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From: Paul Mensonides (pmenso57_at_[hidden])
Date: 2002-04-16 17:14:28

> > Ok I've read most of it now including "Loop unrolling" 2.3.8. Firstly
> > might I say it is a superb document and I will remember to refer to it
> > before I try to understand the code in future.
> Well, I think you flatter us. It's very rough, still, but I'm glad it's
> useful.

Aleksey and David, I just finished reading the MPL document today, and there are
some things that I disagree with. Before I get to them however, I'd like to say
that I think there are many very good ideas such as meta-function classes,
compile-time polymorphism, and uniformity of 'return value' names. I'd also
like to say that I am a strong proponent of both template and preprocessor
meta-programming. However, I think that the document uses some arguments for
the way that the MPL is structured that I just don't buy. For instance, 2.3.7

"The truth is that there is no single "best" type sequence implementation for
the same reasons that there will never be a single "best" runtime sequence

I don't buy this analog to runtime usage of runtime containers. There are
basically two types of typelists, a recursive-style typelist and a
iterative-style typelist. The problem with the recursive-style is that it
causes more template recursion. On the other hand, iterative-style typelists
have an absolute upper-bound. I think that upperbound is somewhat analogous to
a compiler-defined limit on instantiation depth, it isn't a solution to that
problem. Rather, it is another way to define define the same type of

I also don't by the argument that typelists are not the only useful compile-time
sequence. Given the tools for meta-programming that we have, all other types of
meta-data (besides types themselves) can be stored in a 'list-of-types'. That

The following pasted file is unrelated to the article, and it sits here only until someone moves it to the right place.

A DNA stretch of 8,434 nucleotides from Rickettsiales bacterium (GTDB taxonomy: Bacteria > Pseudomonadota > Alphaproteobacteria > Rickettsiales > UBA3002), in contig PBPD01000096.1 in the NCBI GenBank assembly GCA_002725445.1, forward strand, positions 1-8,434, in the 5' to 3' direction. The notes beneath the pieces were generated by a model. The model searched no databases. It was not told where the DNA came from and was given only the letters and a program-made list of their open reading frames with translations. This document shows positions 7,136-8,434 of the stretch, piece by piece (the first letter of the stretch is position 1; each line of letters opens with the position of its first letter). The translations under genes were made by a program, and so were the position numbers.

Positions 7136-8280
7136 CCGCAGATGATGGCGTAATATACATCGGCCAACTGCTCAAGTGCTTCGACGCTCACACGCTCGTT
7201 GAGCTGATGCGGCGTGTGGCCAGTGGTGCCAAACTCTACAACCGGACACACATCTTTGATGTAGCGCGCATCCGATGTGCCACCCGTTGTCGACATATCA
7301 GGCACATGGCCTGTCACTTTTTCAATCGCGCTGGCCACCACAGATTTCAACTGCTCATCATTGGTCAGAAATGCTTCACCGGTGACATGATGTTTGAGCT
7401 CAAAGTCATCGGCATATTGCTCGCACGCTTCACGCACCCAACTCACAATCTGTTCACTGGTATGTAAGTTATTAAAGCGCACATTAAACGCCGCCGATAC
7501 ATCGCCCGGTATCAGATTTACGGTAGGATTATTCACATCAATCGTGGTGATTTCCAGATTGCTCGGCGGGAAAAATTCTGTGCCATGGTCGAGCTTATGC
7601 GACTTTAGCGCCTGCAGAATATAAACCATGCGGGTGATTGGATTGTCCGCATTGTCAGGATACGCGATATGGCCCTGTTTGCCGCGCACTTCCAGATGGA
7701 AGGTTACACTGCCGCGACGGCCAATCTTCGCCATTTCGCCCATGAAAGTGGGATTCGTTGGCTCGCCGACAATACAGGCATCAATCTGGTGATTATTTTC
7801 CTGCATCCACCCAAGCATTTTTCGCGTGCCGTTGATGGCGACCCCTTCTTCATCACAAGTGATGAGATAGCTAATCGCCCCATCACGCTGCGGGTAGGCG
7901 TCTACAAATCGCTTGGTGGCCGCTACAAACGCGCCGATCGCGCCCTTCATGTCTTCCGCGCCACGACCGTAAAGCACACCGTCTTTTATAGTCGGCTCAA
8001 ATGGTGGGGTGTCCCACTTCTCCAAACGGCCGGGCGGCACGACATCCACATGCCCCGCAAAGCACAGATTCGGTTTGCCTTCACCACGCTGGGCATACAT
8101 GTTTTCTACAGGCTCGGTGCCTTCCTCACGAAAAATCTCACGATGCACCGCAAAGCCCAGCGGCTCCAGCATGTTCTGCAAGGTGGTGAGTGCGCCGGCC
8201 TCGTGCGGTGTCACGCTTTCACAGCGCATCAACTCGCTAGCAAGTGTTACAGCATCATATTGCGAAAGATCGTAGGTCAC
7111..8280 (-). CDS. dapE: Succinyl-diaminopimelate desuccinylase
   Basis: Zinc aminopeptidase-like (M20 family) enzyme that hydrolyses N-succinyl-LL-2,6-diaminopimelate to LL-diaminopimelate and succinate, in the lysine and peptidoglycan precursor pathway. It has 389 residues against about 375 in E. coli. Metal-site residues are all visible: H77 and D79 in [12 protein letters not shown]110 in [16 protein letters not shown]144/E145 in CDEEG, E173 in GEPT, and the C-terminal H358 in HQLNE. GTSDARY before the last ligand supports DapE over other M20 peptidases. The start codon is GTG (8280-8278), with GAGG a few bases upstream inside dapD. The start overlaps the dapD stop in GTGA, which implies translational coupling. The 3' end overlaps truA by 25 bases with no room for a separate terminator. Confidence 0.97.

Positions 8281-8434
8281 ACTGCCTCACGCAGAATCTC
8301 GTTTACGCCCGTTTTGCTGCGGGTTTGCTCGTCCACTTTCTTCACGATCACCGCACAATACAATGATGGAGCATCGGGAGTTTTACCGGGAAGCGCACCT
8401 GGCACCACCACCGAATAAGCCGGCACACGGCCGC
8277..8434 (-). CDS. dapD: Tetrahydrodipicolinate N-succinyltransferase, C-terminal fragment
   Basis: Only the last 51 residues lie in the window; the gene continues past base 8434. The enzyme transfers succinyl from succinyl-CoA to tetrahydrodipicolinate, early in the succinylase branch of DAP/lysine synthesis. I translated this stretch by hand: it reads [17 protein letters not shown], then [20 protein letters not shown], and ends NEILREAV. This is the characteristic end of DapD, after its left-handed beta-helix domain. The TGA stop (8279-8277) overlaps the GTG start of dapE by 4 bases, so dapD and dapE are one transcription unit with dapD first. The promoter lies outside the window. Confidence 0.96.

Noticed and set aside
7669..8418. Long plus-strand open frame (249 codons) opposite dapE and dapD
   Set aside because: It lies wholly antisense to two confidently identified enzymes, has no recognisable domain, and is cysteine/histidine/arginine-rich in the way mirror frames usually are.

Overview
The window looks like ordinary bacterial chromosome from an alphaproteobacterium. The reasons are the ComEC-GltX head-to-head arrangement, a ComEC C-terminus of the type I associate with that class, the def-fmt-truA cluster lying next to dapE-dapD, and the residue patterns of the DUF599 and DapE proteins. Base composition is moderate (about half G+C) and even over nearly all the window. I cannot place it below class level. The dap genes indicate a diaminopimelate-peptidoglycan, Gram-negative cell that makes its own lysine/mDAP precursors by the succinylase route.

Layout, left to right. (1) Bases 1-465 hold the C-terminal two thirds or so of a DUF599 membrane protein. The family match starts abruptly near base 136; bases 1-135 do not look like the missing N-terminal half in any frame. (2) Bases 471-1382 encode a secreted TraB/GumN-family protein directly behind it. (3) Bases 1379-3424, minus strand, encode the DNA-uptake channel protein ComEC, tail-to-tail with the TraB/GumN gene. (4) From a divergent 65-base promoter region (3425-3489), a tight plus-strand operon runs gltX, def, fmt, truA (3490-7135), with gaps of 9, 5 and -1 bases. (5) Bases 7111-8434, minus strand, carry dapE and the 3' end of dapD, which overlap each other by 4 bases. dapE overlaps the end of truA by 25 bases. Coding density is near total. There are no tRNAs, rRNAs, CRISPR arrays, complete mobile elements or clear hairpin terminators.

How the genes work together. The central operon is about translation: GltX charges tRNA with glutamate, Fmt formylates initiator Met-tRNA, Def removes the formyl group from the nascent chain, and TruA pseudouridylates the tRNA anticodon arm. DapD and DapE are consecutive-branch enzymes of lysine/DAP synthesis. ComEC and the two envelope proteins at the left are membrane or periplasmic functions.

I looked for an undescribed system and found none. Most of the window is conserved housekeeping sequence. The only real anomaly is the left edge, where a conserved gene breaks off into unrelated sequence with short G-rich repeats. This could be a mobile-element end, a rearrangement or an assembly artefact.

is part of the principle of your meta-function classes.

The reasons that there are different runtime containers in the STL mostly about
access-time, storage usage, and frequency of insertion or removal. I don't buy
the argument that these types of trade-offs really apply. The only thing that
really does apply, is that iterative typelists, ala...

template<class T0, class T1 = null_t, class T2 = null_t /* etc. */>
struct iterative_typelist {
    template<int I, int D = 0> struct subscript;
    template<int D> struct subscript<0, D> {
        typedef T0 type;
    template<int D> struct subscript<1, D> {
        typedef T1 type;
    template<int D> struct subscript<2, D> {
        typedef T2 type;
    /* etc. */

...are inherently more efficient on today's compilers because they do not
involve heavy instantiation depth. Other than some arbitrary limit on how many
types can be in the list, there is no reason *not* to use this type of typelist.

On the other hand, recursive typelists, ala...

template<class T, class U> struct recursive_typelist {
    typedef T head;
    typedef U tail;

...have no upper boundary (theoretically), and much of the instantiation depth
of these typelists can be alleviated with something like the 'fold_step'
typedefs in the MPL document.

So, so far I can think of these areas in which one implementation is better than

* number of instantiations - (compilation speed)
* depth of instantiations - (compiler limit)
* iterative upper-bound - (library limit)

That brings me to my main point, meta-iterators. This is a facility that
abstracts--fundamentally--whether a sequence is recursive or iterative. I think
this adds an unnecessary level of complexity, increases template instantiation,
and brings no real benefit--given that I disagree that any more than one
typelist facility is necessary. Basically, I think that you should just choose
one facility and define the library around it. That is the most efficient
possible situation. If you must have two separate typelist facilities
(iterative and recursive), there should be a clean separation between them.
After all, it isn't difficult to define a conversion facility to convert from
one to another.

In summary, I agree with Andrei that iterators are an unnecessary artifact that
don't bring any real benefit. On the other hand, I think that the library is an
ingenious collection of meta-programming constructs. My main gripe is that I
think the library takes abstraction too far and that the purpose of that
abstraction is based on principles that just don't apply. Please, don't take
this as an insult or even a criticism of the library. Rather take it as an
opinion that the library is not really 'general-purpose' and as such, I don't
think that it has much hope of making it into the standard library of C++0x.

Paul Mensonides

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